Mid-career and mid-life are full of competing priorities. There is a need to factor in the expectations of life partners, children, and the additional responsibility of aging parents and financial strain. How can managers and leaders in organizations more effectively work through the middle of their lives and careers?

As an executive coach, I find myself facilitating courageous conversations with leaders reflecting on their personal and career trajectories. Before, and more importantly, coming out of the global pandemic, mid-career leaders are having deeper, more reflective discussions. They are asking difficult questions such as, “what have I accomplished”, “what should be next for me”, and “is this it, after what I have worked so hard for?” They are evaluating their personal impact, legacies, and recalibrating what matters most to them.

Three Questions to Accelerate Your Returns

In the maps of the Old World, when cartographers didn’t quite know what landmasses or coastlines existed in mysterious parts of the world, they would write “Here Be Dragons” with scary images, indicating their fears of the unknown.

Looking back, we recognize the route and journey we have taken in becoming the professionals we are today. Looking forward, ‘the why’ and ‘the how’ are more uncertain. We enter the terrain where fears, risks, safety, and rewards lurk. Joseph Campbell in The Heroes’ Journey, outlined the archetypal cycle, where the individual must confront their deepest fears and trust in themselves as they address the great challenge before them. The search is always in finding yourself. In achieving your goals and hopes in the ‘here and now.’

Only you can evaluate your mid-career and mid-life satisfaction, your definition of success is the only one that matters. The point is to be intentional and deliberate. Only you are able to engage in the present, to monitor and set the course for your career and life success. If of course, you choose to.

Here are three helpful questions to move from feeling unsettled and unsure to feeling purposeful and focused again.

  • What are my criteria for evaluating mid-career success, am I there? What if I’m not?
  • Is it clear which few things are holding me back and why? How do I continue growing and learning?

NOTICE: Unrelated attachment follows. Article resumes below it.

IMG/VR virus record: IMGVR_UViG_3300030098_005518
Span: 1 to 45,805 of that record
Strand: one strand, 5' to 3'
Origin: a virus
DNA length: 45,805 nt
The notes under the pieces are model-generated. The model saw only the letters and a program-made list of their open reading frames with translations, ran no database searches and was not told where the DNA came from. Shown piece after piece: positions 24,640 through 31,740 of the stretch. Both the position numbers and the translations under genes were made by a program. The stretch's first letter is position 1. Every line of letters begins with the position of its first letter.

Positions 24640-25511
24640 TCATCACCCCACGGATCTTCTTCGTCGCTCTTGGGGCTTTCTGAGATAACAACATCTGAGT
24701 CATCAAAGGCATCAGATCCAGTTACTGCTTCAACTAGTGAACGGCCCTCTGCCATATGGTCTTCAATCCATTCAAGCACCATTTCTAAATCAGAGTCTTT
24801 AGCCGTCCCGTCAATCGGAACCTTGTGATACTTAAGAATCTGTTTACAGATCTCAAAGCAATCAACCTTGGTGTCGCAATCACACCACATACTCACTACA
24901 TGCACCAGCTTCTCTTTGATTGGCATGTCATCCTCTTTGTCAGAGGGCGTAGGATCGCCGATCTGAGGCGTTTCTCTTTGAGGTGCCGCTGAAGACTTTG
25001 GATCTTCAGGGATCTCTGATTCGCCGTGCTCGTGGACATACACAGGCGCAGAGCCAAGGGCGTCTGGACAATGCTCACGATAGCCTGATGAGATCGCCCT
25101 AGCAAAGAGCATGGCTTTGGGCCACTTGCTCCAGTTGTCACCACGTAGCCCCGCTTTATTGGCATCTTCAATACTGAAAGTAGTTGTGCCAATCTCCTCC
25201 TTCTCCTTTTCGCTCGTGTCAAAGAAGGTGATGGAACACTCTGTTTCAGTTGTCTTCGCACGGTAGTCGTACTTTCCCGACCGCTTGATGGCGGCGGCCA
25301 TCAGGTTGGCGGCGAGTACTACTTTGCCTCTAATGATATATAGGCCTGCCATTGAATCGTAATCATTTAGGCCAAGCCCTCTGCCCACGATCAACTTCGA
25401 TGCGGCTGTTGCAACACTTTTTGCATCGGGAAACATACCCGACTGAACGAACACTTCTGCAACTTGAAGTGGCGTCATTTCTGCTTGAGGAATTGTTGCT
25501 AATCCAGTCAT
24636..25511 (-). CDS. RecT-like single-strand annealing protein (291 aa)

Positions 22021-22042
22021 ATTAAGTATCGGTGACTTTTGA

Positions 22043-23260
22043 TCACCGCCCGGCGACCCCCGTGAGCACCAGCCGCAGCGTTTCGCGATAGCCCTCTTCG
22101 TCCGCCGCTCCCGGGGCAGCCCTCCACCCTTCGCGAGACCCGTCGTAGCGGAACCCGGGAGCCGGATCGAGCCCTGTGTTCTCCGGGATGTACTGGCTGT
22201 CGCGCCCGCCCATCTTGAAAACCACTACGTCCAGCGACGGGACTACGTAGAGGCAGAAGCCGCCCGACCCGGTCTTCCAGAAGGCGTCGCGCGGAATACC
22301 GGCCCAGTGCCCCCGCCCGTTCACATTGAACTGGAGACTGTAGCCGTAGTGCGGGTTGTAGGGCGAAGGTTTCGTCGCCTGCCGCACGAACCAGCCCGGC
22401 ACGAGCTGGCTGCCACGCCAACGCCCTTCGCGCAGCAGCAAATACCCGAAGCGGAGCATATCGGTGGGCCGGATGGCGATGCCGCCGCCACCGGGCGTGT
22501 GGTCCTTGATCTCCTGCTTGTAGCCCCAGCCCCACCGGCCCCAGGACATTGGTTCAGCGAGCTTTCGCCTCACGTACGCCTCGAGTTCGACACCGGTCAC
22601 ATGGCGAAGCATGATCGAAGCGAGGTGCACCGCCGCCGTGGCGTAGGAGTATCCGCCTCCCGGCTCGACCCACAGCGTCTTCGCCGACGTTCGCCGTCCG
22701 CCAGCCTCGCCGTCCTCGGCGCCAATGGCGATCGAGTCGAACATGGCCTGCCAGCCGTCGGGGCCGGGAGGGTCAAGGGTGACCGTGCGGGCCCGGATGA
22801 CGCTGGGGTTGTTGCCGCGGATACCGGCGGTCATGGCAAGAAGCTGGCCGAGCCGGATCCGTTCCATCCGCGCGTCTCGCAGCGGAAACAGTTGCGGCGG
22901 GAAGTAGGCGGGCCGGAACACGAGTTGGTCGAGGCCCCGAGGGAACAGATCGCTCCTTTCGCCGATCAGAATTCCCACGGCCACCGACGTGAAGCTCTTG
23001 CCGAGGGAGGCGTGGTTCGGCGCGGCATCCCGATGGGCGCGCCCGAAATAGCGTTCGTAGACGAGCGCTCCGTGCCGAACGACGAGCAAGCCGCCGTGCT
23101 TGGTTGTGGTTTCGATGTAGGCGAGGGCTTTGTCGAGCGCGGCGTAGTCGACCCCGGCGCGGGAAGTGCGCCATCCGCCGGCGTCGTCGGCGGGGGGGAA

• Am I making the impact on others that I, and they, want?

What are my criteria for evaluating mid-career success, am I there? What if I’m not?

In Clayton Christensen’s book, How Will You Measure Your Life, he challenges the reader to apply business concepts to their personal lives. He asks, how is it we don’t bring the same rigor to measuring our personal lives or personal development and growth that we apply in our work? We measure and evaluate business strategies, why not our professional development and family strategies? He tells us, “You can talk all you want about having a clear purpose and strategy for your life, but ultimately this means nothing if you are not investing the resources you have in a way that is consistent with that strategy. In the end a strategy is nothing but good intentions unless it is effectively implemented.” You measure what matters at work. How are you taking stock of your career as you hit mid-career?

In your professional role, what are the types of challenges your current job provides? Would a new job be any different? In your organization, how would you rate the quality of people who surround you? Look at the people being promoted. Are they the type of people you want to be led by and collaborate with? As an individual, are the current work arrangements beneficial to your family? What intangible benefits does your current role or employer offer you and your family? Mapping out those benefits, networks, experiences, and opportunities, can be very useful in measuring “is this good enough?” Oftentimes, the people, experiences, and opportunities of those we get to work with, can be even more rewarding than the job itself.

Expectations management is a core competency. You are where you are. Your career and life, might be exactly how you planned when you were younger. For most, probably not. Some have had luck, others less so. Some have worked harder than others. Factors of geography, class, race, gender, economic opportunities and other influences, lead to differing trajectories. You might not reach the executive level position you aspire to, as you had hoped. Is that OK?